"This healing angel illustration has a special story behind it. I created it for a mom who was purchasing inspirational quote prints from my shop a few years ago. As I started exchanging messages with her, she opened up to me and mentioned that her daughter committed suicide at 19. Moved by her story, I created this illustration with her daughter as an angel watching over her and sent it to her as a gift. Mother to mother. 

A dear friend of mine lost her 15 year old daughter to a drunk driver. My godmother lost her son to suicide. I've seen what unbearable pain a loss of a child brings, how every day is a struggle and how powerful small acts of genuine kindness can be in their life. And so, this healing angel was born. 

Each time someone purchases this print, I donate a portion of proceeds to twloha.comorganization in memory of this 19 year old young woman, hoping that it will help others realize that their lives matter."

If you would like to see more of Mama Aga's work, you can find her store here:


Aga's Box of Miracles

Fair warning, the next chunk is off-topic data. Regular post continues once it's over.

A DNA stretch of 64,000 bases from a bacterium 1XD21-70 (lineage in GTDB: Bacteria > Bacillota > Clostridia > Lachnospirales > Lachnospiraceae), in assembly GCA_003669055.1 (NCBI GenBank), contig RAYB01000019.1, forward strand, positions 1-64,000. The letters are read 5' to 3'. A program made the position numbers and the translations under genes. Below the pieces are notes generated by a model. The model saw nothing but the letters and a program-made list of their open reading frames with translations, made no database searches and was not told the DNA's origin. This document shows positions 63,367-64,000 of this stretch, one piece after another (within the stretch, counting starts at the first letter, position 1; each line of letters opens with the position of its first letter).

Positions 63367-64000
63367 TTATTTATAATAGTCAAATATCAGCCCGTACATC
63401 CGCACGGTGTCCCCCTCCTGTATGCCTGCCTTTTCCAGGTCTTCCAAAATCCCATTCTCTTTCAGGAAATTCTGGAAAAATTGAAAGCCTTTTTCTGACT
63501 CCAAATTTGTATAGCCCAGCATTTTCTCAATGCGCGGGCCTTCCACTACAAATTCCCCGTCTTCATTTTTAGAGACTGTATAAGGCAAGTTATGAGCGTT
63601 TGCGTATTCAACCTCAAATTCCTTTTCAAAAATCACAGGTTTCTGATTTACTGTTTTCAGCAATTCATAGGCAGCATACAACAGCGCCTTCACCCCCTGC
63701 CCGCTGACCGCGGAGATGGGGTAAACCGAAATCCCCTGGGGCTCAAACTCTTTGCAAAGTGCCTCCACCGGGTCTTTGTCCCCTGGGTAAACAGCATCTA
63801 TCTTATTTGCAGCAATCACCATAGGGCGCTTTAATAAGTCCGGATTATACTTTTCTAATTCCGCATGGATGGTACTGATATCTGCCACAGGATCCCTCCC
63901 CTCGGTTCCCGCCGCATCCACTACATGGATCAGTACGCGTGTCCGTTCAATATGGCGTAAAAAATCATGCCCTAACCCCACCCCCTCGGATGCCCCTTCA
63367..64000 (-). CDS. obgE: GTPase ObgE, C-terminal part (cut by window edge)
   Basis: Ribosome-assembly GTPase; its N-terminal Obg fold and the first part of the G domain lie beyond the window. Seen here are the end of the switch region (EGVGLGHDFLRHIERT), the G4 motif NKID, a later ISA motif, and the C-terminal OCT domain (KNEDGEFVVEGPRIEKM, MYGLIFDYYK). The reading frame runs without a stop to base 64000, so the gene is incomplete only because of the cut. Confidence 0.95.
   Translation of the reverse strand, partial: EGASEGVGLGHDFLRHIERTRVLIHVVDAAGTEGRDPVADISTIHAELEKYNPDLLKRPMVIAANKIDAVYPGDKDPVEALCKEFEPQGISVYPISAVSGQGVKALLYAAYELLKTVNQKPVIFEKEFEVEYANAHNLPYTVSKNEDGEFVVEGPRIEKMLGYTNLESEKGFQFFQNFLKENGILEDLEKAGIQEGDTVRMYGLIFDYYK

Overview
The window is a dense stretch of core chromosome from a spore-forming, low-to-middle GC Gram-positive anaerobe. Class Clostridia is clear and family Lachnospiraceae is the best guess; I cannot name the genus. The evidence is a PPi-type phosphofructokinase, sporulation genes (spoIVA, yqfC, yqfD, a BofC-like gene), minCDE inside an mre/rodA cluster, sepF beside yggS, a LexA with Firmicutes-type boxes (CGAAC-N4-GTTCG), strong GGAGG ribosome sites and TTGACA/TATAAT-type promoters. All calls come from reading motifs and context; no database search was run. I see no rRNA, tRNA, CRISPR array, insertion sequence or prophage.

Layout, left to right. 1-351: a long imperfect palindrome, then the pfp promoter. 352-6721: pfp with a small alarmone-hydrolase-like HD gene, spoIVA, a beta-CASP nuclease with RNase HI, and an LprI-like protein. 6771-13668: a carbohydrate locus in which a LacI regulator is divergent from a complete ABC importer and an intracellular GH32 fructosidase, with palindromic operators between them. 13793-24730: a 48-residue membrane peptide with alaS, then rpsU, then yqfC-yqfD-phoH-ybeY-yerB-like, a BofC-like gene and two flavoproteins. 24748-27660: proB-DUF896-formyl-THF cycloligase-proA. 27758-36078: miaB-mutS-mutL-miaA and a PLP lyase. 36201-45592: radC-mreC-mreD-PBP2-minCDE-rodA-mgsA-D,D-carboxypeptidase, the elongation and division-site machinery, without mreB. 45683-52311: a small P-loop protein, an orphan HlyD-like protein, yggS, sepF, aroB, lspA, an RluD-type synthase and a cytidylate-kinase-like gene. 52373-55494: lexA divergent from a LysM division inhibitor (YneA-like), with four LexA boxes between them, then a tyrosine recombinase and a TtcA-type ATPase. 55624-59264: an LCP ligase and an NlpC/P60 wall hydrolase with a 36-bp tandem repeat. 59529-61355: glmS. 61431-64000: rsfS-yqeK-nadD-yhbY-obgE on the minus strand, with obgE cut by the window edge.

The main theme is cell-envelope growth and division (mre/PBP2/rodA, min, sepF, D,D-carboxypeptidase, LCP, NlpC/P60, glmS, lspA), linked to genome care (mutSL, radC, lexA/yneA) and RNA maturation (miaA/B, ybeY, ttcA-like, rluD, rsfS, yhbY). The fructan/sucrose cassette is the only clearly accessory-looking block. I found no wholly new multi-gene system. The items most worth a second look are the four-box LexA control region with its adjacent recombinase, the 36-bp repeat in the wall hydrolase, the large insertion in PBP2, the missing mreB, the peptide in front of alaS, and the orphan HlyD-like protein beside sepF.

Saturday, April 21, 2018

The Beauty of Grief

There is a sacredness in tears. They are not the mark of weakness, but of power. They speak more eloquently than ten thousand tongues. They are the messengers of overwhelming grief, of deep contrition, and of unspeakable love.
–Washington Irving

Thursday, April 19, 2018

The Beauty of Grief


I have seen this quote before, and I love this simple and sweet ornament. It is the perfect quote for those of us who have lost someone to suicide. We carry our love for those we have lost in our heart, forever.

This ornament is from the White Lillies Design shop out of Stowe Vermont. The designer at the helm of the online shop says this about her creations:


"Each piece is the result of much thought and inspiration. I first began making jewelry because I wanted something different, I wanted something unique and something unlike what I would see on a friend. This began a life and love for making jewelry. The name White Lilie was inspired by my grandmother, Lilyan. I promise that your White Lilie piece will be original and one of a kind just like she was!"

You can find the White Lillies Design shop by clicking here.

Tuesday, April 17, 2018

Sometimes Simple, Sometimes Heartbreaking


There's a story behind everything. How a picture got on a wall. How a scar got on your face. Sometimes the stories are simple, and sometimes they are hard and heartbreaking. But behind all your stories is always your mother's story, because hers is where yours began.